After teaching at primary schools all her working life, Wendy Wise steps confidently into a minefield of opinions on how best to educate young children.
Her career began in the 1960s, in what educators describe as the ‘military era’.
“As teachers came into the classroom, all the children stood up. When a visitor entered a room, the children all stood up to attention,” she said. “When I was at school, the flag went up, we saluted the flag. It was all a carry-over from the war.”
Those rituals disappeared by the end of her career. Children’s education had become less regimented.
“The primary school children had fun, yes. Some of them may have picked up something,” she said.
“It comes down to a child’s personality, some thrive looking at the clouds, seeing shapes and writing stories all day and the next one would think, ‘that’s dead boring, what am I doing?’”
Her classes learned their tables methodically.
“By the end of year 3, I wanted my children to learn that so when they went on to year 4 and learned the rest of their tables, they were not behind because I hadn’t taught them properly,” she said. This was preferable to new methods which could leave a teacher wondering whether their pupils had learned anything.
Earlier, at Wagga Wagga Teaching College, Wendy was taught to treat the children as a loving parent would.
At St Joseph’s Primary School in 1967 in North Goulburn, she became the first teacher who wasn’t a Sister of St Joseph. With 44 children in her first classroom, she began to see her pupils grow and develop and enjoy light bulb moments when a concept became clear or they mastered a new skill.
Over the years, she found her most rewarding moments with parents returning to their old school to enrol their children to give them the same opportunities they had received.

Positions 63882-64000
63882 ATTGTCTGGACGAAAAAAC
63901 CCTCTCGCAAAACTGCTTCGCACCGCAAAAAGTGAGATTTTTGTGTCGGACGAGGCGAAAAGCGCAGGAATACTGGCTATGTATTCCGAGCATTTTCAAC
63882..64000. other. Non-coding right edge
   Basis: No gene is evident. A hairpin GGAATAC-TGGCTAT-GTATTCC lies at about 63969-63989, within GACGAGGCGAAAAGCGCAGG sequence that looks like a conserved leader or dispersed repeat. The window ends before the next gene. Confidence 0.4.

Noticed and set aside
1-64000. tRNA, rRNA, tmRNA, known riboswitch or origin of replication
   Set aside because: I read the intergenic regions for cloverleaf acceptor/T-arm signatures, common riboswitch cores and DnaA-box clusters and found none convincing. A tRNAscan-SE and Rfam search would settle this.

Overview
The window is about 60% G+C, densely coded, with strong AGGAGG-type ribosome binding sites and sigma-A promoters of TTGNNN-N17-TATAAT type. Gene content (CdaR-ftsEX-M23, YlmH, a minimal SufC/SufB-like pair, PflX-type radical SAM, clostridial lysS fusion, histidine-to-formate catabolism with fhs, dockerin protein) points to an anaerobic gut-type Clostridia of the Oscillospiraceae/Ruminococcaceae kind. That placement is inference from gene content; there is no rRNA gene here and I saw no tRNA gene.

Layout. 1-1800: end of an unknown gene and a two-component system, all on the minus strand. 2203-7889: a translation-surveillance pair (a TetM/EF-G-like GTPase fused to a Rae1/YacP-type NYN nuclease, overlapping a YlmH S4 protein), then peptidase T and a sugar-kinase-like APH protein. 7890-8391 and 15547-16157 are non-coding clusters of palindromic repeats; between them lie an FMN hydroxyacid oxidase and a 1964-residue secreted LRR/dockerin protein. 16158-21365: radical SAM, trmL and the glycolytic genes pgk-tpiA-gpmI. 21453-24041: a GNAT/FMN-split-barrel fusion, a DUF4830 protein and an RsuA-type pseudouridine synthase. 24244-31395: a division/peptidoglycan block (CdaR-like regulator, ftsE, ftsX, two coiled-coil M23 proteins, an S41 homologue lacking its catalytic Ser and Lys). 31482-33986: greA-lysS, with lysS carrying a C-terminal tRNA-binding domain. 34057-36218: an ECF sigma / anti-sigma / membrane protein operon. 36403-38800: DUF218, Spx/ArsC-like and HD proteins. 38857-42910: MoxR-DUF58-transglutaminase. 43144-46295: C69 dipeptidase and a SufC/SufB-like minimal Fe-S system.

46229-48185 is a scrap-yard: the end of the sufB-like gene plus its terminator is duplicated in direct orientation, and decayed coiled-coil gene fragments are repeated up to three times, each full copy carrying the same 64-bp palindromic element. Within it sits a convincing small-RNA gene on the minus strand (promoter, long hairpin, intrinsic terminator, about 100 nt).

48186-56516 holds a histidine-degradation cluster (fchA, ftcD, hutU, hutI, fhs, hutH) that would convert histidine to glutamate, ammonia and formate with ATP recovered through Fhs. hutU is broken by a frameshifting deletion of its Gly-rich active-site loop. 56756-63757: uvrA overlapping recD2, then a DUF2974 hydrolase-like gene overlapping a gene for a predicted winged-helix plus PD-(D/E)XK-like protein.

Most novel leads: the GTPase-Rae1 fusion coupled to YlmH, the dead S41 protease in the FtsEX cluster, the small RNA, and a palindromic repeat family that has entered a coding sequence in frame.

Unfortunately, not everyone thrived in later life.
“I remember my husband Russell being amazed to find me in tears over an ex-student being sent to jail and asking what it had to do with me. But you do remember them and want them to have happy lives,” she said.
Some people believe children cannot learn without constant visual stimulation, but Wendy doubts this. She says a child’s imagination should provide that stimulation, the same as when they read a book.
“They should get a picture of what is in that book; it shouldn’t be all there for them,” she said.
She found eight and nine-year-old third class children were the most prepared to learn.
“They have just come out of infants school and they don’t think they know everything as opposed to a fifth or sixth class child. And fifth and sixth class children are going through puberty.”
In 2001 she began as acting principal at Sacred Heart Primary, Taralga, with 33 students for the entire school.
“It was strange having such a small number of students, but the community support and involvement in the school was amazing,” she said.
She joined Goulburn Evening VIEW Club (Voice, Interests and Education of Women) in 1998 and, as well as enjoying the social contact with other like-minded women, found herself back in the classroom, helping Learning for Life children complete their homework.
A Smith Family initiative, Learning for Life aims to break the poverty cycles through education. Children in need are sponsored through to the tertiary level, receiving uniforms, books, stationery and other educational opportunities.
“Education has always been an important part of my life, and I am very grateful for the opportunities it has opened up for me. Hopefully, now, through supporting the Learning for Life program, I am helping others to achieve their dreams,” she said.